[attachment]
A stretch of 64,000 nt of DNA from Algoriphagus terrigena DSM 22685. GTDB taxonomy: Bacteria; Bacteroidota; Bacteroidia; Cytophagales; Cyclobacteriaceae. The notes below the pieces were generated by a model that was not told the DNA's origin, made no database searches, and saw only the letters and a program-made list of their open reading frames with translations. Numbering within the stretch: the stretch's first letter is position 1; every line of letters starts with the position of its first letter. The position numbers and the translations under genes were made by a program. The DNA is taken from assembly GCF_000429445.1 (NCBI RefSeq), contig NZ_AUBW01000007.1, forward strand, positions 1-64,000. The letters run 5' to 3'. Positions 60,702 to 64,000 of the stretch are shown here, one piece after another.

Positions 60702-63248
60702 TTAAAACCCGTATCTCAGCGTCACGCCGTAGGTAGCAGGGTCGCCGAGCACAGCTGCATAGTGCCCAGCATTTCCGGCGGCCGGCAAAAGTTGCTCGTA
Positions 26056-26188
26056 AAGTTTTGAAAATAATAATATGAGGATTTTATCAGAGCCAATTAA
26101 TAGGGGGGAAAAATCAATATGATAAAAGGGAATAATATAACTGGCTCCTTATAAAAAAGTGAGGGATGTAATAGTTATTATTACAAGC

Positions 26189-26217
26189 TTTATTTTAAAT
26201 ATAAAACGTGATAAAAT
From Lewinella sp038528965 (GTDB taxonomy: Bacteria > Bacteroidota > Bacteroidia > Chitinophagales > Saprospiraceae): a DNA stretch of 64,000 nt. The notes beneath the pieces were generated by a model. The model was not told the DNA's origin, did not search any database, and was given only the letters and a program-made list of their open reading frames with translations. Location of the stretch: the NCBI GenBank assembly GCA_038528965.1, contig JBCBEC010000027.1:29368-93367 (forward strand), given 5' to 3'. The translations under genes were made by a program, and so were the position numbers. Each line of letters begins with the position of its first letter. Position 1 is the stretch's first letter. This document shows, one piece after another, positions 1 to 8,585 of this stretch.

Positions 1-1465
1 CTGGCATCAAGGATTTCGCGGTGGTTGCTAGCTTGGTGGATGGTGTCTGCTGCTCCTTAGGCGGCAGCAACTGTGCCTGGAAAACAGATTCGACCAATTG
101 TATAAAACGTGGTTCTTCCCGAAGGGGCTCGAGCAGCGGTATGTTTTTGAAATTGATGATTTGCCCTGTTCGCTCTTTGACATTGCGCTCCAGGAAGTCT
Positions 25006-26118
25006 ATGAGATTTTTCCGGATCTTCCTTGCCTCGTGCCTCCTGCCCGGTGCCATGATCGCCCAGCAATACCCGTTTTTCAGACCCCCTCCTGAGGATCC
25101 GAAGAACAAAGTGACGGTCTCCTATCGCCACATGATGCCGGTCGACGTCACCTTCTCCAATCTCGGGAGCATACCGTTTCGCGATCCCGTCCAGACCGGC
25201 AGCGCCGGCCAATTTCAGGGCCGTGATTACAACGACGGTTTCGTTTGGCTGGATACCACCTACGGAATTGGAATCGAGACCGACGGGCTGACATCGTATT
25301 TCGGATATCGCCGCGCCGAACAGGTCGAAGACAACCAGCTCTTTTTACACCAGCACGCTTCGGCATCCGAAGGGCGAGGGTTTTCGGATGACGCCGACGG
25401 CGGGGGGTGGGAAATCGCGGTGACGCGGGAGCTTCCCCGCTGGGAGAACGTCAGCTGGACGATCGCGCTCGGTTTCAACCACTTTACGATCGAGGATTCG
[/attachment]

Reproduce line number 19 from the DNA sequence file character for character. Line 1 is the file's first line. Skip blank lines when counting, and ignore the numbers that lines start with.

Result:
25401 CGGGGGGTGGGAAATCGCGGTGACGCGGGAGCTTCCCCGCTGGGAGAACGTCAGCTGGACGATCGCGCTCGGTTTCAACCACTTTACGATCGAGGATTCG